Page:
Stuck here waiting for the Roaring Twenties

The year without much of a nightlife

The wait for audiences being allowed to gather in nightclubs will continue this spring, as Canadian Music Week in Toronto is going exclusively virtual. But the Opera House venue has been further retooled as a studio for online influencers. And while Ontario added new supports for the music industry, the overall arts scene is feeling left behind.

True tales from the third wave

The uncertainty about where pandemic restrictions head next for Toronto coincides with the province expanding vaccine eligibility, but also varied views on renewed lockdowns. Ontario confirmed a third wave of COVID-19 amid MPP Roman Baber’s lawsuit over restrictions on outdoor gatherings, and a sex shop fighting the fines.

I told him he has to be very mindful.” Doug Ford explained his attitude toward Ontario PC MPP Sam Oosterhoff speaking at an online event whose organizer compared abortions to the Holocaust, which proceeded as originally planned. Meanwhile, the provincial government is getting more progressive about ditching fax machines.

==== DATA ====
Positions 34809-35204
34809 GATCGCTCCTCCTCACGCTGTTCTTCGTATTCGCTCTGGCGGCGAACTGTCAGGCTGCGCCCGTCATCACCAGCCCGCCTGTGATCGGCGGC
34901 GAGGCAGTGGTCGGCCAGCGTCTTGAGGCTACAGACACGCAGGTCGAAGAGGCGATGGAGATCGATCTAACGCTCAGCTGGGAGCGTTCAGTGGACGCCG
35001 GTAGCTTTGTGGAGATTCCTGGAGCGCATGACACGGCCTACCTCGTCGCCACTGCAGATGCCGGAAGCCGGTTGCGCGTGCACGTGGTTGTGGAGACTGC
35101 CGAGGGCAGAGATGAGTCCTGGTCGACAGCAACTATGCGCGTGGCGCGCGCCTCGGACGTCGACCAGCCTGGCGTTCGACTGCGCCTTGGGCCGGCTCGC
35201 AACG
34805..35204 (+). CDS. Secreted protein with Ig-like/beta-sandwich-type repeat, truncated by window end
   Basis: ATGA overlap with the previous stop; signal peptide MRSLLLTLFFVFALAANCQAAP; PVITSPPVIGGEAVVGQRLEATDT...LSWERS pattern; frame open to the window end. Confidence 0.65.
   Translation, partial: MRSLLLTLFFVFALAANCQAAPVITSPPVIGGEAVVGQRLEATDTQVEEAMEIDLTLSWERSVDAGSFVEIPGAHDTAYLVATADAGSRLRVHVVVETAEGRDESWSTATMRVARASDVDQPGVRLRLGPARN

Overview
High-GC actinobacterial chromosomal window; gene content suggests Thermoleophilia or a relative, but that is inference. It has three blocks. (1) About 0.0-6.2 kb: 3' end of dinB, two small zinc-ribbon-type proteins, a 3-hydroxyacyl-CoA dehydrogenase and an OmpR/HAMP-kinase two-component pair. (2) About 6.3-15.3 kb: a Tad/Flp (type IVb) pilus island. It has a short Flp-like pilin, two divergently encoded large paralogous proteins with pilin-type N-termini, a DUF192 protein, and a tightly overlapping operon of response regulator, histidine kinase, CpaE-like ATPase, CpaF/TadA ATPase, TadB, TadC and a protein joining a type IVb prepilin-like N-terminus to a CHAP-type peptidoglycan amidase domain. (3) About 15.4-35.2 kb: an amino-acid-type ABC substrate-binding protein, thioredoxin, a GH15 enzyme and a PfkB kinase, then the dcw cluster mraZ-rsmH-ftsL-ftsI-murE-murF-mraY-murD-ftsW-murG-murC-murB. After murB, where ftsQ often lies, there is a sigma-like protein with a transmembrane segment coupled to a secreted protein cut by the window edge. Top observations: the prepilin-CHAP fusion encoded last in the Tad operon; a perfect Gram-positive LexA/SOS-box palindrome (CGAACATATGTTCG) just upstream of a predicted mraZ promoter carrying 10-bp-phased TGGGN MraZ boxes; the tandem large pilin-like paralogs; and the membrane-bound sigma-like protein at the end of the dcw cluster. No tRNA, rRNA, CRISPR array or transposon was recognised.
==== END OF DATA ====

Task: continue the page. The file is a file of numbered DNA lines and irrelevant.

The antenna exports scorecard

American networks plugging schedule holes with Canadian series worked well for Transplant on NBC, if not so much for the infamous Nurses. The CW adding Burden of Truth didn’t stop CBC from cancelling it, and a similar deal ended along with Trickster. But despite lousy premiere ratings, Fox has placed its faith in a future for this handyman:

Malcolm Gladwell has a few questions for Condé Nast HR. The New Yorker’s most famous Canadian awoke to ask if Alexi McCammond parting ways with the company that hired her to run Teen Vogue means they don’t distinguish between adolescence and adulthood. Gladwell also thinks the situation symbolizes the state of racism in America.

Finally, it’s Justice vs. Justin

Justin Bieber unveiling a pandemic album called Justice was preceded by French dance music duo Justice sending a cease-and-desist over rendering the lower-case “t” as a cross similar to their own logo. The songwriting credits include one for Martin Luther King Jr., while Toronto singer Daniel Caesar shares a spotlight on the single: